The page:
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Finite element analysis (FEA) is the modeling of products and systems in a virtual environment, for the purpose of finding and solving potential (or existing) structural or performance issues. FEA is the practical application of the finite element method (FEM), which is used by engineers and scientist to mathematically model and numerically solve very complex structural, fluid, and multiphysics problems. FEA software can be utilized in a wide range of industries, but is most commonly used in the aeronautical, biomechanical and automotive industries.
A finite element (FE) model comprises a system of points, called “nodes”, which form the shape of the design. Connected to these nodes are the finite elements themselves which form the finite element mesh and contain the material and structural properties of the model, defining how it will react to certain conditions. The density of the finite element mesh may vary throughout the material, depending on the anticipated change in stress levels of a particular area. Regions that experience high changes in stress usually require a higher mesh density than those that experience little or no stress variation. Points of interest may include fracture points of previously tested material, fillets, corners, complex detail, and high-stress areas.
FE models can be created using one-dimensional (1D beam), two-dimensional (2D shell) or three-dimensional (3D solid) elements. By using beams and shells instead of solid elements, a representative model can be created using fewer nodes without compromising accuracy. Each modeling scheme requires a different range of properties to be defined, such as:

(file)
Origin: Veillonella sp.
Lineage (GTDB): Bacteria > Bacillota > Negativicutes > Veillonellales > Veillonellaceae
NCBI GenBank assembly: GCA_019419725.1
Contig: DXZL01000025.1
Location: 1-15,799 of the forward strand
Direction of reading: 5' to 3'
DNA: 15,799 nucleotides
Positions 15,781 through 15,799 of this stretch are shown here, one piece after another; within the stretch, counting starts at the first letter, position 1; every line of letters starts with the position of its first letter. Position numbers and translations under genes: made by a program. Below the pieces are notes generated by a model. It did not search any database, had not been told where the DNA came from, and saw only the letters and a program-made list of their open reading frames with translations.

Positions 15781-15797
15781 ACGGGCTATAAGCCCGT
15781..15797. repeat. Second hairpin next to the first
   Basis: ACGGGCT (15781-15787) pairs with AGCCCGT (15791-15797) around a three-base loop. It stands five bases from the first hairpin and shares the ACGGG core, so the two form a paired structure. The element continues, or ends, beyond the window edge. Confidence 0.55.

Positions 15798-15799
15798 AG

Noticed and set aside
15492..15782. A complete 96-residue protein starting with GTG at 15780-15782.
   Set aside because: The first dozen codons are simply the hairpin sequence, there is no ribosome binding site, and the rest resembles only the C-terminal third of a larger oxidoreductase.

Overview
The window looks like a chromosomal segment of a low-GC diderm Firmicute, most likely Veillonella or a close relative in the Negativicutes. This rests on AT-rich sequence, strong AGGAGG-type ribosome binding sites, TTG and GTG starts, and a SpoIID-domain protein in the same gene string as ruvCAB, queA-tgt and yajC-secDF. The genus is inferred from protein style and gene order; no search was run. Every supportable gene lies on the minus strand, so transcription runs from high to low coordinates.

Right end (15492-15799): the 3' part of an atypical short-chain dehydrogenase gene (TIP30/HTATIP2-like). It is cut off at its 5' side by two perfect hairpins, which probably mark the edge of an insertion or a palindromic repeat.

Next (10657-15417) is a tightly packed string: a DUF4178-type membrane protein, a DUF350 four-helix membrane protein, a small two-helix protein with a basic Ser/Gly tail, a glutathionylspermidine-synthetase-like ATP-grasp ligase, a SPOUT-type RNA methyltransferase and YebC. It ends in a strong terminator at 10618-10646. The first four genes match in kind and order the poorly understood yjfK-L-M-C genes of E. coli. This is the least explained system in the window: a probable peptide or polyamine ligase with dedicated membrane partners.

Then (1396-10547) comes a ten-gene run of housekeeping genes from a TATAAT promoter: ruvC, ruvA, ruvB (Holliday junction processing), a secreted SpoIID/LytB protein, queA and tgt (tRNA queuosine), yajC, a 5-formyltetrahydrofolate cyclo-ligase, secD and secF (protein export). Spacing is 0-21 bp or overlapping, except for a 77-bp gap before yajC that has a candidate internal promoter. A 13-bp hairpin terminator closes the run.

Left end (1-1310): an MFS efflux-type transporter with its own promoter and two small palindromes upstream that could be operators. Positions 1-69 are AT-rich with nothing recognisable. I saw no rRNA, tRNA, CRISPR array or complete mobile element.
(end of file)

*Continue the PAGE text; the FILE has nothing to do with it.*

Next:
To simulate the effects of real-world working environments in FEA, various load types can be applied to the FE model, including:
Types of analysis include:
Typical results calculated by the solver include:
FEA can be used in new product design, or to refine an existing product, to ensure that the design will be able to perform to specifications prior to manufacturing. With FEA you can:
Here are examples of FEA software applications:
NX Nastran is a finite element solver that analyzes stress, vibration, structural failure/durability, heat transfer, noise/acoustics and flutter/aeroelasticity.
LMS Samtech contains a finite element method (FEM) solver suite to simulate critical performance engineering attributes for mechanical systems. It is designed to fulfill the precise requirements of applications such as wind turbine development, rotor dynamics, structural and thermal analyses, and composites. Its high-end solvers handle both nonlinear FEM and multi-body simulation. The software also features a high-level CAE integration platform for managing the aviation engineering process.
Femap is a CAD-independent, solver-neutral, Windows-native pre- and postprocessor for advanced engineering FEA. It provides engineers and analysts with an FEA modeling solution to handle even the most complex tasks easily, accurately and affordably.
Solid Edge Simulation is a built-in FEA tool for design engineers to validate part and assembly designs digitally within the Solid Edge environment. Based on proven Femap finite element modeling technology, Solid Edge Simulation significantly reduces the need for physical prototypes, thereby reducing material and testing costs, while saving design time.
The following software components are used by FEA software developers as the foundation for their applications:
Parasolid is 3D geometric modeling component software, enabling users of Parasolid-based products to model complex parts and assemblies. It is used as the geometry engine in hundreds of different CAD, CAM and CAE applications.
FEA is an integral part of computer-aided engineering (CAE) and a larger product lifecycle management (PLM) strategy. Used together with computer-aided design (CAD), computer-aided manufacturing (CAM), digital manufacturing, and product data management (PDM), entire product lifecycles can be optimized for suitability, reliability and profitability.
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